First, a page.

For the Inuit, the connection to nature is a foundation of the past and present culture.

Randy Fielding

“Mr. Fielding, your sketches are very nice, but it’s best not to put the entry there, because of the wind, for much of the year, the entry will be covered in 3 meters of snow.”

“Mr. Fielding, your ideas are very smart, but it’s best not to put the outdoor tanning area there, because of the wind, the smell will be very bad inside.”

“Mr. Fielding, we appreciate your good thinking, but it’s best not to put the heating gas line feed there, because of the wind, the smell will be bad inside.”

After their gentle feedback, the elders proceeded to describe a vision and educational program that included Inuit Qaujimajatuqangit (traditional Inuit values, knowledge, behavior, perceptions and expectations), child-rearing, throat singing, and drum dancing.

To close our meeting, we held hands and ended with a prayer for the project, feeling embraced and blessed by the forest around us.

For the Inuit, the connection to nature is a foundation of the past and present culture. What does it mean for their future? If we circle back to the top skills identified by the World Economic Forum from the initial blog, which include complex problem-solving, working with people, self-management, innovation, originality, and critical analysis–where does a connection to nature fit in? This is a design challenge that local communities can wrestle together, and outdoor learning Design Patterns can be a tool to help in that process.

Find Indoor-Outdoor Connections and many other related ones at SchoolPatterns.com.

Learning Communities Change the Paradigm

Problem: A typical “cells-and-bells” classroom model is organized around grade levels and administrative convenience rather than human needs. This spatial model shapes a paradigm with ripple effects on things like scheduling, pedagogy, wellness, and student agency. The model typically lacks both diversity of spaces and functional agility, creating barriers for schools seeking vibrant collaboration, creativity, and complex problem solving in their approach to learning.

If convenience and same age groupings underpins the conventional classroom model, what type of organization does human-centered design suggest? Anthropologist and evolutionary psychologist Robin Dunbar provides insights into the essential characteristics of effective social groups.

According to Dunbar, successful group sizes range up to 150 people. Beyond that, it’s difficult to sustain strong social bonds. As such, a group of 20 to 30 students and a teacher doesn’t provide the critical mass of relationships to support and challenge all learners.  Meanwhile, an elementary, middle, or high school of 400 plus students doesn’t provide the level of connection needed to allow all learners to feel safe, connected and known.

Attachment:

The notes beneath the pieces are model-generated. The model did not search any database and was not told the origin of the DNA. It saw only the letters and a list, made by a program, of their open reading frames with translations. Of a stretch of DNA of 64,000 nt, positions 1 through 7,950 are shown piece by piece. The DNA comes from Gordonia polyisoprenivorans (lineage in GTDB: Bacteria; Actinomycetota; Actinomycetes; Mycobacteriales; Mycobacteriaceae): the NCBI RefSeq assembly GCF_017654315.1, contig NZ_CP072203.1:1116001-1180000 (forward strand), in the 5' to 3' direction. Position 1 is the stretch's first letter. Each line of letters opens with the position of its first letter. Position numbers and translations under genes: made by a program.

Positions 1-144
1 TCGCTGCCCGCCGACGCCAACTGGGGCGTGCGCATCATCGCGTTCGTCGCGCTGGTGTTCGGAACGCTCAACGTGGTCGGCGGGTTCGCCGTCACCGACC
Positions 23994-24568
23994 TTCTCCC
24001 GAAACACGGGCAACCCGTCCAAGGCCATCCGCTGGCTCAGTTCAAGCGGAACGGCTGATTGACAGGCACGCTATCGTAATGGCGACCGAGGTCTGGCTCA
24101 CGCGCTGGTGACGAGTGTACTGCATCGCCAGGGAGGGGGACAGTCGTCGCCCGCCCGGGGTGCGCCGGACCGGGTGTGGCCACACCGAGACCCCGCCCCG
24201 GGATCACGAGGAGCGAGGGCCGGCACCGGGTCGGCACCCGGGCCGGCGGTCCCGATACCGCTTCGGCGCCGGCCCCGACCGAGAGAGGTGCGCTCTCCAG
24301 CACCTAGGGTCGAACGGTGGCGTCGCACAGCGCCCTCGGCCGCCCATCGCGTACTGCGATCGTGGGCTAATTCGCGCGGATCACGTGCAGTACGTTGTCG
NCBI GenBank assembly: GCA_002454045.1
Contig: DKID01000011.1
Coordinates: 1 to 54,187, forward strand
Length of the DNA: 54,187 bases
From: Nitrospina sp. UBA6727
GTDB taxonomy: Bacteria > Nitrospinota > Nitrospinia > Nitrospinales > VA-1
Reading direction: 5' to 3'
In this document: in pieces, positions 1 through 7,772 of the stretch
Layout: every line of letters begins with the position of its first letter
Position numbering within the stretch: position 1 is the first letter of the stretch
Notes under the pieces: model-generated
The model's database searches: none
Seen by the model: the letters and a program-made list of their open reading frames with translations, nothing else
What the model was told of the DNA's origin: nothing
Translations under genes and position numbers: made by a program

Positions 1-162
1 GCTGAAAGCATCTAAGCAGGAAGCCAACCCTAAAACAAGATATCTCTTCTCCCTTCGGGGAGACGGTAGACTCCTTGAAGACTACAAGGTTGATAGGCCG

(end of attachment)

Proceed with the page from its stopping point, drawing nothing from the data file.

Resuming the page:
Solution: The Learning Community Model changes the paradigm by grouping 50-150 learners and 3-6 teachers, or coaches, in a variety of spaces with permeable walls. Learning Studios (an updated, agile version of the classroom), Learning Suites (connected Studios with moveable wall), Teacher Collaboration space, Active Labs and Small Group Rooms of varying sizes and character create a holistic environment that supports a full spectrum learning.

The paradigm shift to a Learning Community Model fosters collaboration, creativity, and wellness — catalyzing multimodal learning that is more authentic, fulfilling, and student-centered.

In addition to right-sizing cohorts and strengthening relationships, the Learning Community model supports the daily cycle of learning that underpins creative & complex problem-solving. This kind of problem-solving relies on empathy, information gathering, problem defining, and iterative cycles to develop solutions–all activities that lend themselves to active, social and fluidly connected spaces. At the same time, problem-solving relies equally on individual, focused work which includes activities like personal reflection and creation that require little to no collaboration.

This idea is supported by the research found in the book, The Extended Mind, by Annie Murphy Paul, where she states, “…complex problem-solving proceeds in two stages, the first of which entails gathering the facts we need to clarify the nature of the problem and begin constructing a solution. In this stage, communication and collaboration are essential. But there is a second phase, equally vital: the process of generating and developing solutions…During this phase, studies find that excessive collaboration is actually detrimental.” Thus, the Learning Community model allows for the balance of individual and collaborative spaces to shift rapidly, depending on the needs of each learner and the context of the learning.

The Learning Community model allows for the balance of individual and collaborative spaces to shift rapidly, depending on the needs of each learner and the context of the learning.

Randy Fielding

The Learning Community spatial model is well-suited to support Microschools, which may be a stand-alone school or act as a school-within-a-school. The benefits and potential of Microshools have been explored in depth at Getting Smart, which can be accessed here. Creating a microschool using the Learning Community Design Pattern as a spatial model is a wonderful approach for a school or district wanting to be more innovative but unsure what will work.

You can find sketches of the Learning Community pattern as well as various spatial components, including Learning Suites, Small Group Rooms, and Teacher Collaboration Rooms along with 70+ freely available Design Patterns at SchoolPatterns.com. School leaders, teachers, students, designers and community partners can use these patterns to identify the core elements that will support their vision and goals for learning.